Eric Allan Dolphy (June 20, 1928 – June 29, 1964) was a jazz musician who played alto saxophone, flute and bass clarinet and was educated at Los Angeles City College. Dolphy was the first important bass clarinet soloist in jazz, and one of the first viable flute soloists in jazz. On early recordings, he occasionally played traditional B-flat clarinet. His unique and individual style utilised wide intervals, speechlike effects and exotic scales.
Classical music played a large role in Dolphy’s early training and remained important to him. Dolphy performed and recorded Edgard Varèse’s Density 21.5 for solo flute as well as other classical works, and participated heavily in Third Stream efforts. Dolphy’s work is sometimes classified as free jazz, though he insisted that his compositions and solos were grounded in a thorough, if occasionally unorthodox, use of harmony. He is often compared to Ornette Coleman.
Numerous recordings were made of live performances by Dolphy, and these have been issued by many sometimes dubious record labels, drifting in and out of print ever since. In 1964, Dolphy signed with the legendary Blue Note label and recorded Out To Lunch (once again, the label insisted on using “out” in the title). This album was deeply rooted in the avant garde, and Dolphy’s solos are as dissonant and unpredictable as anything he ever recorded. Out To Lunch was deeply influential for a generation of jazz players, and remains a cornerstone in the modern jazz movement. On this album, Dolphy cemented an association with Bobby Hutcherson (they had also recorded together the previous year). Together with his work with Andrew Hill on the pianist’s Point of Departure, his working relationship with Hutcherson is one of the intriguing might have beens of jazz history. Dolphy’s 1964 Blue Note recording Out to Lunch is often regarded not only as his finest, but also as one of the greatest jazz recordings.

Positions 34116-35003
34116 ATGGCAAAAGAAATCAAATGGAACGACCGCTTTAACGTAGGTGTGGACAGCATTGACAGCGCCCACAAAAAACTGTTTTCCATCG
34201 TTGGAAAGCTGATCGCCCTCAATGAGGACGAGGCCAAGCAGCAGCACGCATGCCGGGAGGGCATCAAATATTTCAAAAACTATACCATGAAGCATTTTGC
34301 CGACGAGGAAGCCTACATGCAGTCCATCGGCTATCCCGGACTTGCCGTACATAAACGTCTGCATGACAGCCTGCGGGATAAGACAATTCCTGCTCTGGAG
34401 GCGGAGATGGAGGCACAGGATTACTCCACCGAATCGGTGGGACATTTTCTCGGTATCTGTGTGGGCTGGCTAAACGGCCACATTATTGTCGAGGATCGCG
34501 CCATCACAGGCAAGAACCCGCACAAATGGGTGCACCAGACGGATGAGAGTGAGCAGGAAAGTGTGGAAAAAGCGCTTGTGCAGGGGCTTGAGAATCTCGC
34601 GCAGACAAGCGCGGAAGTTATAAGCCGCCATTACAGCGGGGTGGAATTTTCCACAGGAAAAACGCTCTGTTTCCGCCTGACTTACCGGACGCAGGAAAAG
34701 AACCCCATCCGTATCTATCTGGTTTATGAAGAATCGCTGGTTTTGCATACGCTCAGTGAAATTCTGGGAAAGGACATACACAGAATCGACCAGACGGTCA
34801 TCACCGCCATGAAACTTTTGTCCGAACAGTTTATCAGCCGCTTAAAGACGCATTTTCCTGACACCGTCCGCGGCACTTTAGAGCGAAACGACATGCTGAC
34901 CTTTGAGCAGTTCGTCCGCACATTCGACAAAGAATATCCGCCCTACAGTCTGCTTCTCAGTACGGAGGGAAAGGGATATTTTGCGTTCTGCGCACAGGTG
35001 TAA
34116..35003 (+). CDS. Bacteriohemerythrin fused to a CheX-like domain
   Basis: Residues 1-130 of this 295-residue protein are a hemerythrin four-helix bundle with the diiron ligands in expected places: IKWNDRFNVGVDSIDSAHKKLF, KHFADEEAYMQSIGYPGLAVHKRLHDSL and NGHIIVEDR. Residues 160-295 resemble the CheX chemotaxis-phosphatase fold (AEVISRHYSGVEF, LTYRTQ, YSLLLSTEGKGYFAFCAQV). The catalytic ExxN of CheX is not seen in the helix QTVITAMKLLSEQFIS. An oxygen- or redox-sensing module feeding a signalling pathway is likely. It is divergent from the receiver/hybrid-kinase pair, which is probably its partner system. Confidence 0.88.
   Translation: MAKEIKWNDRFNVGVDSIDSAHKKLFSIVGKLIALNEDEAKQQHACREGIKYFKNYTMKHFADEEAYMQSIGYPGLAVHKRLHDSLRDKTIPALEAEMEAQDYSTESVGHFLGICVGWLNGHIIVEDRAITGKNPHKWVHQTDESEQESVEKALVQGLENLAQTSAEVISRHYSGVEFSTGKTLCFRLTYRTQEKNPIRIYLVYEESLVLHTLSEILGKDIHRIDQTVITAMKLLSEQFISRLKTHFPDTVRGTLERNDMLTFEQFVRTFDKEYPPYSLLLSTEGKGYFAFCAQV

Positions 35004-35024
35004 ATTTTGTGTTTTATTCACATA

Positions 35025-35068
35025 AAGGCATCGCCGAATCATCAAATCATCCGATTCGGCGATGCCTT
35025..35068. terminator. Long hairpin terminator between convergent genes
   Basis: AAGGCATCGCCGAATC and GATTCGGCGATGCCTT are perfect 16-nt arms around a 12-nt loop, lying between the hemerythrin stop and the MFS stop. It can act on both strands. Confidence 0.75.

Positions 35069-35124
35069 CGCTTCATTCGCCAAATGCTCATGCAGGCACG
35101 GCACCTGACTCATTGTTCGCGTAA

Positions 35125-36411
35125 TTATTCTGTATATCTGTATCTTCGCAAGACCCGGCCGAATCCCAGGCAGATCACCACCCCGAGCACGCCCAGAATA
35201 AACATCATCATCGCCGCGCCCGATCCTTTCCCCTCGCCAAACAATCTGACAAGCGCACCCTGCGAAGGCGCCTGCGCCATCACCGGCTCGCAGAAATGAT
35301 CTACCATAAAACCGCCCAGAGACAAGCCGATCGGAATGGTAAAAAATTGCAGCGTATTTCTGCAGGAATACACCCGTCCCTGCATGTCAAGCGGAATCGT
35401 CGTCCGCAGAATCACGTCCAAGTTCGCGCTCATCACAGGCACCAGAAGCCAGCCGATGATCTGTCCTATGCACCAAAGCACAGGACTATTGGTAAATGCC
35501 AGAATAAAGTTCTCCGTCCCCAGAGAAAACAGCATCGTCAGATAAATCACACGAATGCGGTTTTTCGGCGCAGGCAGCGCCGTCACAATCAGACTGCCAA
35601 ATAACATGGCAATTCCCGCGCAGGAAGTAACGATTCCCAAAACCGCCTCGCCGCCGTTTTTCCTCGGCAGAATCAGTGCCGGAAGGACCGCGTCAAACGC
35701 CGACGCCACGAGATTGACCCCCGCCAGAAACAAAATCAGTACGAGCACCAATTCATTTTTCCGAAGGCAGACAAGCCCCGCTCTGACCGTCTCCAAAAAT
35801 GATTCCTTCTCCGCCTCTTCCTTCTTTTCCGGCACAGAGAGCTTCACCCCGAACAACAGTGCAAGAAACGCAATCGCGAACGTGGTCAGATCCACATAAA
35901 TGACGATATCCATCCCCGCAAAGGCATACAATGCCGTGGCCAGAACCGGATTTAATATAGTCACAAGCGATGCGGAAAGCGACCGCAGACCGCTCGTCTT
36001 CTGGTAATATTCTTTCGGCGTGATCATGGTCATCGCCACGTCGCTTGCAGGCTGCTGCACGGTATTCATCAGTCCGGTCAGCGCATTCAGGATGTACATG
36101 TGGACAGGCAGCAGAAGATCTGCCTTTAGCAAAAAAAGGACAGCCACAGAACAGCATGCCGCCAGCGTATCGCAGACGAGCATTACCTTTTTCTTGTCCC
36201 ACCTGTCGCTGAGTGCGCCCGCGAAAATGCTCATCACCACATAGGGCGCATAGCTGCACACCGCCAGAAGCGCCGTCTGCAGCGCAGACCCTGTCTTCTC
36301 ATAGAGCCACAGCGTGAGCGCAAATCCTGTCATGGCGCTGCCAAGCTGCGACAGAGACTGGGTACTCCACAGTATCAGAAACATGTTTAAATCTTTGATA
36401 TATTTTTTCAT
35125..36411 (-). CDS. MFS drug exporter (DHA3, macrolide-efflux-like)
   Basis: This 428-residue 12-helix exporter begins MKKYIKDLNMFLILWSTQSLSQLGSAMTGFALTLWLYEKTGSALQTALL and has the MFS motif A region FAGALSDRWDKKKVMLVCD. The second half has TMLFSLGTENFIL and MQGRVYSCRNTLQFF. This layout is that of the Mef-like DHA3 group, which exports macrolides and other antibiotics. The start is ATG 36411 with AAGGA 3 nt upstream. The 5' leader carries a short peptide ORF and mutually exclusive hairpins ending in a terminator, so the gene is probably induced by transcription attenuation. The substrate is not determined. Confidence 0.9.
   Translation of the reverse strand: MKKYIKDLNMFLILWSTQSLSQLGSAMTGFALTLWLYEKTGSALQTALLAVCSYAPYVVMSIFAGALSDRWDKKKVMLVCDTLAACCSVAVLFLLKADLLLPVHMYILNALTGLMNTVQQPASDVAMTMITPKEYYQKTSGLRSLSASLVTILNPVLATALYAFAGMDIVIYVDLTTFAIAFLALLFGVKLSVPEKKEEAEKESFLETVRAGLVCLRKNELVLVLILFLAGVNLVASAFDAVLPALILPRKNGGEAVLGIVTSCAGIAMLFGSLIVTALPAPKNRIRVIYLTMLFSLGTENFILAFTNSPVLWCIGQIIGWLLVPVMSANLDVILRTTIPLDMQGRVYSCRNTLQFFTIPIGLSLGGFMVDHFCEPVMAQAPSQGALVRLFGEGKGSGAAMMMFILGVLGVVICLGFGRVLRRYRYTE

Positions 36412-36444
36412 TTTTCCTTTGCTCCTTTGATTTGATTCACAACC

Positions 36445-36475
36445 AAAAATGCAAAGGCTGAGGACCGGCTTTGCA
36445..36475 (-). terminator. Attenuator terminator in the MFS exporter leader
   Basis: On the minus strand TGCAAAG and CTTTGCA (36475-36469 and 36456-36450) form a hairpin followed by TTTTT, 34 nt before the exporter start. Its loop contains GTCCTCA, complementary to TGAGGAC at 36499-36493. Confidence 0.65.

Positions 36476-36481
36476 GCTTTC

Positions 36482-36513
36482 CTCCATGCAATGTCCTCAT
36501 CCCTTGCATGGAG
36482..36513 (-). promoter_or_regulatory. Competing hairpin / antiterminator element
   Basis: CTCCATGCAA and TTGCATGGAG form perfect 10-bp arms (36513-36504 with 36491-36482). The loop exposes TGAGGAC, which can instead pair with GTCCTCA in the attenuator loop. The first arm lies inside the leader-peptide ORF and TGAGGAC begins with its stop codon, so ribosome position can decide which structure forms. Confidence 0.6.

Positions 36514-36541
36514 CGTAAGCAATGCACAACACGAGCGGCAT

Dolphy had intended to settle in Europe (his fiancée was working as a ballerina in Paris) but he died in Berlin from a diabetic attack (which doctors believed was due to malnourishment) on June 29, 1964.
He still remains a legend.